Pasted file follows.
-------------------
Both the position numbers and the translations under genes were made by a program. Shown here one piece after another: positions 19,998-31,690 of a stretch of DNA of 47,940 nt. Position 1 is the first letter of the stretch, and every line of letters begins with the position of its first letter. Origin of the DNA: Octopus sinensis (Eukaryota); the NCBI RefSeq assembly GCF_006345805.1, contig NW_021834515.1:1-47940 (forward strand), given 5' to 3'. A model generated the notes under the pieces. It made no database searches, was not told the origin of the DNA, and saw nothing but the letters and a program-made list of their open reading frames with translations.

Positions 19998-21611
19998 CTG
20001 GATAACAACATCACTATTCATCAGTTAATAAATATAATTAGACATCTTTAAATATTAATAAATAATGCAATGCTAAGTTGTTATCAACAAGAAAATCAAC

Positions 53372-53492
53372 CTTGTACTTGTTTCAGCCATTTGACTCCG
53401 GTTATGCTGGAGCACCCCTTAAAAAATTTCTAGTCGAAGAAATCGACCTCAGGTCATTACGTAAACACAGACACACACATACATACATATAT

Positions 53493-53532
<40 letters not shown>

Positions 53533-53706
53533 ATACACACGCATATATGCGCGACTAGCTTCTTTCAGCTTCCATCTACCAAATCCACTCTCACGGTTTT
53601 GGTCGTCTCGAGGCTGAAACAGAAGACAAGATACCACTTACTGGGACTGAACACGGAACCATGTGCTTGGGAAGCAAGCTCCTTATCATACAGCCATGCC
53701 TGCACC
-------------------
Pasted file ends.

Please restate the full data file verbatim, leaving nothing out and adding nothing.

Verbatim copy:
Both the position numbers and the translations under genes were made by a program. Shown here one piece after another: positions 19,998-31,690 of a stretch of DNA of 47,940 nt. Position 1 is the first letter of the stretch, and every line of letters begins with the position of its first letter. Origin of the DNA: Octopus sinensis (Eukaryota); the NCBI RefSeq assembly GCF_006345805.1, contig NW_021834515.1:1-47940 (forward strand), given 5' to 3'. A model generated the notes under the pieces. It made no database searches, was not told the origin of the DNA, and saw nothing but the letters and a program-made list of their open reading frames with translations.

Positions 19998-21611
19998 CTG
20001 GATAACAACATCACTATTCATCAGTTAATAAATATAATTAGACATCTTTAAATATTAATAAATAATGCAATGCTAAGTTGTTATCAACAAGAAAATCAAC

Positions 53372-53492
53372 CTTGTACTTGTTTCAGCCATTTGACTCCG
53401 GTTATGCTGGAGCACCCCTTAAAAAATTTCTAGTCGAAGAAATCGACCTCAGGTCATTACGTAAACACAGACACACACATACATACATATAT

Positions 53493-53532
<40 letters not shown>

Positions 53533-53706
53533 ATACACACGCATATATGCGCGACTAGCTTCTTTCAGCTTCCATCTACCAAATCCACTCTCACGGTTTT
53601 GGTCGTCTCGAGGCTGAAACAGAAGACAAGATACCACTTACTGGGACTGAACACGGAACCATGTGCTTGGGAAGCAAGCTCCTTATCATACAGCCATGCC
53701 TGCACC